Of course, this purported “demonstration” is rubbish. The premise of the argument, that “trans women are women”—or to spell it out more precisely, that “trans women” and natal women should be treated in the same manner in all situations—is exactly what is under debate. The authors prove that they are right by assuming that they are right. This venerable tactic is called begging the question.
Indeed, even if one accepts for the sake of argument that “trans women are women,” the logic still fails. Black women are women—no one denies that—but it does not follow that there can never be any tension between the interests of black women and other women. (Such tensions are what “intersectionality” is all about, after all.)
Of course, the locution “trans woman” is itself a linguistic swindle. Ordinary usage tells us that “adjective + noun” describes a subclass of whatever is described by “noun” (of course there are exceptions, such as “dry ice,” but this is anyway the general rule); and this grammatical rule is implicit in every English speaker’s brain. So the locution “trans woman” induces its hearers to accept, unthinkingly, that of course trans women are women—and this, not as the outcome of a delicate social and political debate about who should have access to which spaces, but simply as a tautology, on a par with the innocuous assertion that “Japanese women are women.” I confess that I myself once fell into this trap, until a gender-critical feminist philosopher friend pointed out my error.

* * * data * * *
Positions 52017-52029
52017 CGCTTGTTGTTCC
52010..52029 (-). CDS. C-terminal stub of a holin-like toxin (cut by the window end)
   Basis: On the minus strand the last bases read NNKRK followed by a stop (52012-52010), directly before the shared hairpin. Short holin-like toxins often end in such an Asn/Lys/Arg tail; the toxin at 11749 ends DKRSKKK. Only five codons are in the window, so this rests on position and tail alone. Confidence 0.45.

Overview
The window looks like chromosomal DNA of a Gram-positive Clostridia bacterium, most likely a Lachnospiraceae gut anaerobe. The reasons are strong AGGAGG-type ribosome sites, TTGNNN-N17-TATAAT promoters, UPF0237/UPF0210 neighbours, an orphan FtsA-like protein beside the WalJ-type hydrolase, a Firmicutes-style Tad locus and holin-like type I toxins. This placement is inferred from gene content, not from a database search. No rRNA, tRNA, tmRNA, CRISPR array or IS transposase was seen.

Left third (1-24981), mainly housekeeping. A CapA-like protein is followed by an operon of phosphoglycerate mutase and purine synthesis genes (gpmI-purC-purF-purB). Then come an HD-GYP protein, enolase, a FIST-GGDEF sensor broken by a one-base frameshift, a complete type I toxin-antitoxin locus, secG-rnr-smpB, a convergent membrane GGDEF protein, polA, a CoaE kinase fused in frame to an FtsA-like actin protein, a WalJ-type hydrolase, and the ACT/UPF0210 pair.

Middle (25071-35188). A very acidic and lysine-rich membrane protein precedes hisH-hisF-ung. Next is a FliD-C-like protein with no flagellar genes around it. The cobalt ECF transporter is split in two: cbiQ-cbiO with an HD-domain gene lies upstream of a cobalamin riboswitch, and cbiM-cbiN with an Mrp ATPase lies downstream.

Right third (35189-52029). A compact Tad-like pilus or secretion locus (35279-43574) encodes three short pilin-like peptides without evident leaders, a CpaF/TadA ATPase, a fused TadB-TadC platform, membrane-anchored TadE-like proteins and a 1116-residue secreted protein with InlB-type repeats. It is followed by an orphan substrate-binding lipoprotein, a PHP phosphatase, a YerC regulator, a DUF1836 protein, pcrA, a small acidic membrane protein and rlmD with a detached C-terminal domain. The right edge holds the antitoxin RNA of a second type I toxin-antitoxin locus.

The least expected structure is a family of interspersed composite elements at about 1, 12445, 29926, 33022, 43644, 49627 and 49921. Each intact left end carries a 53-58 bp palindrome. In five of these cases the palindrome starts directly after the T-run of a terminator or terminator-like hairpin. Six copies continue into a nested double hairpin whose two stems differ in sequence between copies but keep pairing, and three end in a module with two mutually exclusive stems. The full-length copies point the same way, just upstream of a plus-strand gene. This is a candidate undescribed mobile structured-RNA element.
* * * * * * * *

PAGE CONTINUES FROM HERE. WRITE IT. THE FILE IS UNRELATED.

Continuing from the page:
(It’s probably too late to change this deceptive terminology, but here is a modest suggestion: in the future let’s write “transwoman” rather than “trans woman.” Unfortunately, that won’t help much in oral discussions.)
Gender-identity ideology may be an extreme case in its stratagem to win political arguments by twisting the meaning of everyday English words, but it is far from the only example. Both sides in the debate over “critical race theory” have, unfortunately, employed this same tactic. Right-wingers have often attached the label “critical race theory” to any effort, no matter how fair-minded and evidence-based, to study and teach honestly about the history of slavery and racial discrimination. Defenders of critical race theory, in response, have often pretended that it constitutes nothing more than an effort to study and teach honestly about the history of slavery and racial discrimination. Both are misrepresentations—and the confusion is compounded by the fact that “critical race theory” does not connote any unique doctrine, but rather a congeries of related but sometimes-conflicting views.